Blake agreed, and they decided that Blake would count to three, and then they would both move their right leg up. Because they were back to back, this would balance their movements better than if one of them moved his right leg and the other his left.

The plan worked. Onward they went, getting nearer to their goal with each step.

As they approached the top, the canyon walls grew closer, which made it more difficult. Their knees were pressing into their chests, when they found a small ledge just below the top.

Tiger said to Blake, “Okay, I think I can grab the ledge and get on top of it. Do you have
anything to grab a hold of on your side?”

Near Blake was a small tree growing out of the wall, its roots firmly embedded in a
crack.

Blake told Tiger, “Yes, there is a tree I could grab onto, but we have to go sideways a few feet. Can you still reach your ledge if we go to your right?”

“I think so. Let’s try it,” replied Tiger.

Slowly they worked their way over towards the trunk of the tree. When they were close enough for Blake to grab hold of the roots he said, “Here we are!”

Tiger said, “Good. Now we need to unhook our arms but we must keep our backs together. When I say ‘go’ we’ll push off of each other. You grab the tree and I’ll grab the ledge. Do you think you can?”

“Yes, I’m ready when you are!”

“On three!” cried Tiger.

“On three!” cried Blake.

They each took a deep breath.

Then Tiger counted out, “One . . . two . . . three!” Blake lunged for the tree and caught it easily. Tiger reached for the ledge just as his foot slipped off the wall. His left hand caught the lip giving him barely enough time to grab the ledge with his other hand.

He did not have the arm strength to muscle over the top, but his foot found a small crack where he could take some of the weight off his arms.

He rested a moment and gathered his wits.

Glancing back, he saw Blake scrambling over the top.

Seeing him gave Tiger a final burst of energy. He pulled up on his arms while throwing his leg upwards, caught the ledge with his foot, and hauled himself onto the top.

Tiger collapsed with exhaustion and lay on the ground breathing heavily, but with a big smile on his face. “We did it!” he shouted without getting up. “We did it,” he repeated.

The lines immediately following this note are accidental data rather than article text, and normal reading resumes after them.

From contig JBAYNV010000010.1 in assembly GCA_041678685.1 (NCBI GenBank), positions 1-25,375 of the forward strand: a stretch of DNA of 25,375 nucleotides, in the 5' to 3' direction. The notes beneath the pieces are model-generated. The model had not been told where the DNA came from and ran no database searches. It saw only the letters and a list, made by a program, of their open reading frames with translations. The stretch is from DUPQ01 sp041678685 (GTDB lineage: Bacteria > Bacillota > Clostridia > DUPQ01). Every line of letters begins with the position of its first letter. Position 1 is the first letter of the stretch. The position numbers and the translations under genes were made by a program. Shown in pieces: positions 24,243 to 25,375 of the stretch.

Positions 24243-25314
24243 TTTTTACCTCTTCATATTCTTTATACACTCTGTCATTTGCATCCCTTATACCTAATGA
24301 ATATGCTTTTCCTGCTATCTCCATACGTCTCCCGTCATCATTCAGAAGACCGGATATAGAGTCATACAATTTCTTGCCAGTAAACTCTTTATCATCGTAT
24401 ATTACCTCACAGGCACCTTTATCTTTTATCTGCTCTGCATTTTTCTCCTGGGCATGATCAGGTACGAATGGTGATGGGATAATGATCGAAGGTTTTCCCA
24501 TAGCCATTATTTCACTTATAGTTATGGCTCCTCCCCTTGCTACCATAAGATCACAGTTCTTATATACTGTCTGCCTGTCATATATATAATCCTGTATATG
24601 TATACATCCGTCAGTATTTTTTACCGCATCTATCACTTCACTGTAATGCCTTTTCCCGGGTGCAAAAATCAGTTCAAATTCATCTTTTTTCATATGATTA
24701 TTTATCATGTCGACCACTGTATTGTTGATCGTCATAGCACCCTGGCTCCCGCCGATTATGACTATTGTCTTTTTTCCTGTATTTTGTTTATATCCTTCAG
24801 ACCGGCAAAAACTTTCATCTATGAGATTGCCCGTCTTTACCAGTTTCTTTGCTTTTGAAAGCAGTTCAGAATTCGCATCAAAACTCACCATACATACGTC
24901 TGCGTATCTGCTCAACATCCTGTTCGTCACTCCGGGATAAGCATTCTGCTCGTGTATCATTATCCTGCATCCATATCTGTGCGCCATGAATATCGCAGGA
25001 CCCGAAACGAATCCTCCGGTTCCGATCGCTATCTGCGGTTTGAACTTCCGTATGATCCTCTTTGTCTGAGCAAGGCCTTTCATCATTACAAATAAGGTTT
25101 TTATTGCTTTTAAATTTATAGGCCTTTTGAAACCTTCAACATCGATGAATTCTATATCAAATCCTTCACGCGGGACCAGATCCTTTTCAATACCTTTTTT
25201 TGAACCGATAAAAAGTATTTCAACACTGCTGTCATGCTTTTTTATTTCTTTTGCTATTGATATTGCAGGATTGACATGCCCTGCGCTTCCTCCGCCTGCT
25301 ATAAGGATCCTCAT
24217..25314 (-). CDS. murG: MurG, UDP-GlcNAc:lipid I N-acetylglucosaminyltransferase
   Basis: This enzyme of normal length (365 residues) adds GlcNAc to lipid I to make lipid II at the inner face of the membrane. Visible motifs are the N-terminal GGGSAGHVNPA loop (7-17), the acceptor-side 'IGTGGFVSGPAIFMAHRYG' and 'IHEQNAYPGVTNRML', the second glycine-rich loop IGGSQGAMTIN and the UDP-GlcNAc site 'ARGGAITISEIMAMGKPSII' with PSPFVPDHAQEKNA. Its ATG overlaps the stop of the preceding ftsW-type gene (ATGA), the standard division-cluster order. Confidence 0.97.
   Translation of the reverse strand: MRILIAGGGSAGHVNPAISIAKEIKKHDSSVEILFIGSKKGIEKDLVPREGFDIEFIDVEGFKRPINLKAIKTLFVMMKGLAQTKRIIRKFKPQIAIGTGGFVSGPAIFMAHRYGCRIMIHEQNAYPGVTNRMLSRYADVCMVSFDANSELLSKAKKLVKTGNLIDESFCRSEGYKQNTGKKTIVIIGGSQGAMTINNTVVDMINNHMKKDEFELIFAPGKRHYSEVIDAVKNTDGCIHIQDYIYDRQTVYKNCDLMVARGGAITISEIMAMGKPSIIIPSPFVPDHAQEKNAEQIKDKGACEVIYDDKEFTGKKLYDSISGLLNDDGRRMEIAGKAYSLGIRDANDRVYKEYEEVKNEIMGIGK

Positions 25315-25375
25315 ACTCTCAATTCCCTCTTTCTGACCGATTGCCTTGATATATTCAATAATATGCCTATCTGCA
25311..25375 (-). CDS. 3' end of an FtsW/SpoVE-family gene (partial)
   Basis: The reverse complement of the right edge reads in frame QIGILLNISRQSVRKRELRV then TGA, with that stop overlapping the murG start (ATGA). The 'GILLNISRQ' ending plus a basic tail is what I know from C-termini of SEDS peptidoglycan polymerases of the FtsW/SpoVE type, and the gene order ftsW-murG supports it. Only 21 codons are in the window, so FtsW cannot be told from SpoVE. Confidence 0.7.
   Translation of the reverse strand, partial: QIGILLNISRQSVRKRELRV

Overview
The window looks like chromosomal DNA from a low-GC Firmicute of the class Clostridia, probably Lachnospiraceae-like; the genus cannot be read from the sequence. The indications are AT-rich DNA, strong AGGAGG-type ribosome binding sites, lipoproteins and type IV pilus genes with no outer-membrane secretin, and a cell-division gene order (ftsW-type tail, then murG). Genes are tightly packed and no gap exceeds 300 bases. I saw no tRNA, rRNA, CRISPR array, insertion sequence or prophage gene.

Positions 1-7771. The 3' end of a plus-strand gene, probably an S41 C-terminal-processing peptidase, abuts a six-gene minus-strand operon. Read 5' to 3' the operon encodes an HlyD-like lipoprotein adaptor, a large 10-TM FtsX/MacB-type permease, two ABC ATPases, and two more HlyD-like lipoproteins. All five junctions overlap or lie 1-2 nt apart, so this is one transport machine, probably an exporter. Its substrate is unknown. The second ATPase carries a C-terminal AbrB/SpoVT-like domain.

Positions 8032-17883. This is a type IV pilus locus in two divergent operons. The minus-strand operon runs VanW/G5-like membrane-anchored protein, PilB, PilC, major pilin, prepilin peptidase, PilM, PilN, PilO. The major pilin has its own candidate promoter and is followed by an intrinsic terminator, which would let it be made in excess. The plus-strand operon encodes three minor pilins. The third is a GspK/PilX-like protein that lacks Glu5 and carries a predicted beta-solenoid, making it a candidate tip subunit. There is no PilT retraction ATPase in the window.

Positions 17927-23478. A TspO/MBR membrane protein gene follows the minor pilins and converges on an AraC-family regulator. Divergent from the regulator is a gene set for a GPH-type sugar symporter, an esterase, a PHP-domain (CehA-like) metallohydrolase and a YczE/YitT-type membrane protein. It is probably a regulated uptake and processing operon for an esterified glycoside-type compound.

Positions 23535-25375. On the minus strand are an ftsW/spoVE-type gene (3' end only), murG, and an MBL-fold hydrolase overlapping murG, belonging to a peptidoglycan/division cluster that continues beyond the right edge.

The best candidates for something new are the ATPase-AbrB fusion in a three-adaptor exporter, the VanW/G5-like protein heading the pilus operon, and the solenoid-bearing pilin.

“Well, when you’re done taking it easy,” Blake joked, “you can help me pull up our
packs.”

Tiger chuckled and hopped to his feet. “Yes, sir.” He said with a grin.

Once their packs were up, they looked at the map and the word COOPERATION and an
image of two students stretching each other appeared. The students were standing side-by-side in side-stance grasping each other’s hands – one over their heads and one down by their sides – and pulling against each other.

 

Marty Callahan has spent his life understanding and improving the lives of students both young and old. His passion led to the founding of Shotokan Karate Leadership School in Santa Rosa, CA in 1981 with a dream to awaken the extraordinary leader in his students. Having inspired, taught, coached, supported and trained over 15, 000 classes in Santa Rosa, Marty has become Sonoma County’s preeminent martial arts leadership instructor. His students, hundreds of whom have gone on to become leaders in their chosen fields, appreciate his engaging, student centered approach to teaching and they believe you will too.

To “Infinite” and Beyond

Sensei Marty Callahan discusses the benefit of taking the long view.

 

Marty Callahan has spent his life understanding and improving the lives of students both young and old.  His passion led to the founding of Shotokan Karate Leadership School in Santa Rosa, CA in 1981, with a dream to awaken the extraordinary leader in his students. Having inspired, taught, coached, supported, and trained over 15,000 students in 40,000 classes in Santa Rosa, Marty has become Sonoma County’s preeminent martial arts leadership instructor. His students, hundreds of whom have gone on to become leaders in their chosen fields, appreciate his engaging, student centered approach to teaching and they believe you will too.

Puppies and Kittens

Dr. Greg Moody interviews 8th Degree Black Belt Sensei Marty Callahan. They discuss the similarities and differences between what puppies and kittens do to prepare themselves for the rigors of adult life and what children must do to prepare for adult life.

 

Marty Callahan has spent his life understanding and improving the lives of students both young and old.  His passion led to the founding of Shotokan Karate Leadership School in Santa Rosa, CA in 1981, with a dream to awaken the extraordinary leader in his students. Having inspired, taught, coached, supported, and trained over 15,000 students in 40,000 classes in Santa Rosa, Marty has become Sonoma County’s preeminent martial arts leadership instructor. His students, hundreds of whom have gone on to become leaders in their chosen fields, appreciate his engaging, student centered approach to teaching and they believe you will too.